Tim Dee has undoubtedly written a beautiful book with some awe inspiring paragraphs that lift your soul and have you rushing to get outside to experience just a little of the world that Tim writes about. However, and I have to say it's a big however, at times I found the book repetitive and just plain boring, too often there seemed to be pages of endless descriptions that left me far from inspired and more than a little frustrated.
The book is divided into sections defined by the twelve months of the year. In each section the author writes about his bird watching travels or his recollections from his life full which is obviously been full of birds. Each of these sections gave me some insight into Tim Dee's own personal life or gave some unknown fact about birds or the world they inhabit. But again, often these points were not just one of those quick facts that you end up telling everyone about, but rather a long draw out monologue of endless wordiness. I constantly felt like the book was somewhere between a birdwatcher story and a long piece of romantic poetry.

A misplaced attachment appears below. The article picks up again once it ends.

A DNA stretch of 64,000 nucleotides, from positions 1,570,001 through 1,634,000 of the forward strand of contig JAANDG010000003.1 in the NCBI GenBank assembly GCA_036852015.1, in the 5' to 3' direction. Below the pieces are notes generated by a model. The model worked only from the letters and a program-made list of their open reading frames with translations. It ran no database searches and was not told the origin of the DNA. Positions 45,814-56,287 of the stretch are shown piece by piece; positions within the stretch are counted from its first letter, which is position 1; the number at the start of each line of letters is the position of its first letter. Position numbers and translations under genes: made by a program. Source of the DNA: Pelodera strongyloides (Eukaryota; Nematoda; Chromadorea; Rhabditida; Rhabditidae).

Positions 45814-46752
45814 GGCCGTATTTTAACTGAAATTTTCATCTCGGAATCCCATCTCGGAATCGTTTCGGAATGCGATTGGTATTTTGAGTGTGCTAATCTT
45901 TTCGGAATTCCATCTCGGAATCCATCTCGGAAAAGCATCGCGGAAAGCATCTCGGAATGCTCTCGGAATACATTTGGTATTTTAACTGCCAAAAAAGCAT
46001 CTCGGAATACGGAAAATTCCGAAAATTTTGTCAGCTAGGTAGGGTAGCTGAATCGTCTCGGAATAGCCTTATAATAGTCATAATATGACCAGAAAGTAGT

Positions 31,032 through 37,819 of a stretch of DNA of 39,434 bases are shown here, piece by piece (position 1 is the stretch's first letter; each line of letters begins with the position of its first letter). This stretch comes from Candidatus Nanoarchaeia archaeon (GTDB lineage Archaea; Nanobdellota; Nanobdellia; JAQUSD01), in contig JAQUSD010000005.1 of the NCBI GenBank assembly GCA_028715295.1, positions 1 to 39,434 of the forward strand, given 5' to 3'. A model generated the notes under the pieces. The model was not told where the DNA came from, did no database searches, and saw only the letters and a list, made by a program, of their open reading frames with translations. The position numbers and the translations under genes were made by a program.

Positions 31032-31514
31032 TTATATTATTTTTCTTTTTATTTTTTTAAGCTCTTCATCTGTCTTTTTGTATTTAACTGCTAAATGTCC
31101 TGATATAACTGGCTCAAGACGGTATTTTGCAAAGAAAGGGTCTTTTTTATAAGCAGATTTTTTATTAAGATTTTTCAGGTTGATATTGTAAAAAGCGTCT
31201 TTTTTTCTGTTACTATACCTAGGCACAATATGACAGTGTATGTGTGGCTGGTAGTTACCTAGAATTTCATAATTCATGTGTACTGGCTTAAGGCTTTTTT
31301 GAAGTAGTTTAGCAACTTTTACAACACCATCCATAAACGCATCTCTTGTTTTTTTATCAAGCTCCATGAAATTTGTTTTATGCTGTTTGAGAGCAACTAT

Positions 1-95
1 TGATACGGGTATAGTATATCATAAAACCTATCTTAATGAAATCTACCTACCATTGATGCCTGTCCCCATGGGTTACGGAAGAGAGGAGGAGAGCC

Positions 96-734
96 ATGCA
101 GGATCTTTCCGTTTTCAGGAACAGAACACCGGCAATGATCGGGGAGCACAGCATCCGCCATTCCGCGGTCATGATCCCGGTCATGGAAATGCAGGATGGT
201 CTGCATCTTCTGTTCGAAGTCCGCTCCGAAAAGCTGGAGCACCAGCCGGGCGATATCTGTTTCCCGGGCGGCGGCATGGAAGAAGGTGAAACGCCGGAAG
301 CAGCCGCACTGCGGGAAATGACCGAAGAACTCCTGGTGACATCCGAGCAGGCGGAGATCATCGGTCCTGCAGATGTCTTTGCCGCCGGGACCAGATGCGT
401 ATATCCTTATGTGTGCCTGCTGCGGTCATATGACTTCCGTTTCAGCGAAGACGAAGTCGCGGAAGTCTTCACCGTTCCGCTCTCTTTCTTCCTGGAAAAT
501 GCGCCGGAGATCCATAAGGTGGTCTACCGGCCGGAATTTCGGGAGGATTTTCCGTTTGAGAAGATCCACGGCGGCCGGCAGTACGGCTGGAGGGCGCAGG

All this left me rather confused about my feeling towards this book by the time I finished reading it. On one hand, the author writes some glorious pieces of descriptive poetry that had me racing home to dictate sections to my wife, on the other hand I had long periods where I just wanted to leave the book alone and start something a little less laborious. While I love Tim Dee's descriptions of how birds have "bought a little bit of the sky down with them" or how he felt when he was out among the bird ringing them, I found it far more infuriating reading many pages worth how Redstarts are his favourite bird or about the mystery of the Nightjars call for the third time in one book. All in all I'd say read this book if you love `nature writing' and have a bit of time to invest, but not if you just want a book you can just pick up and have a quick read of.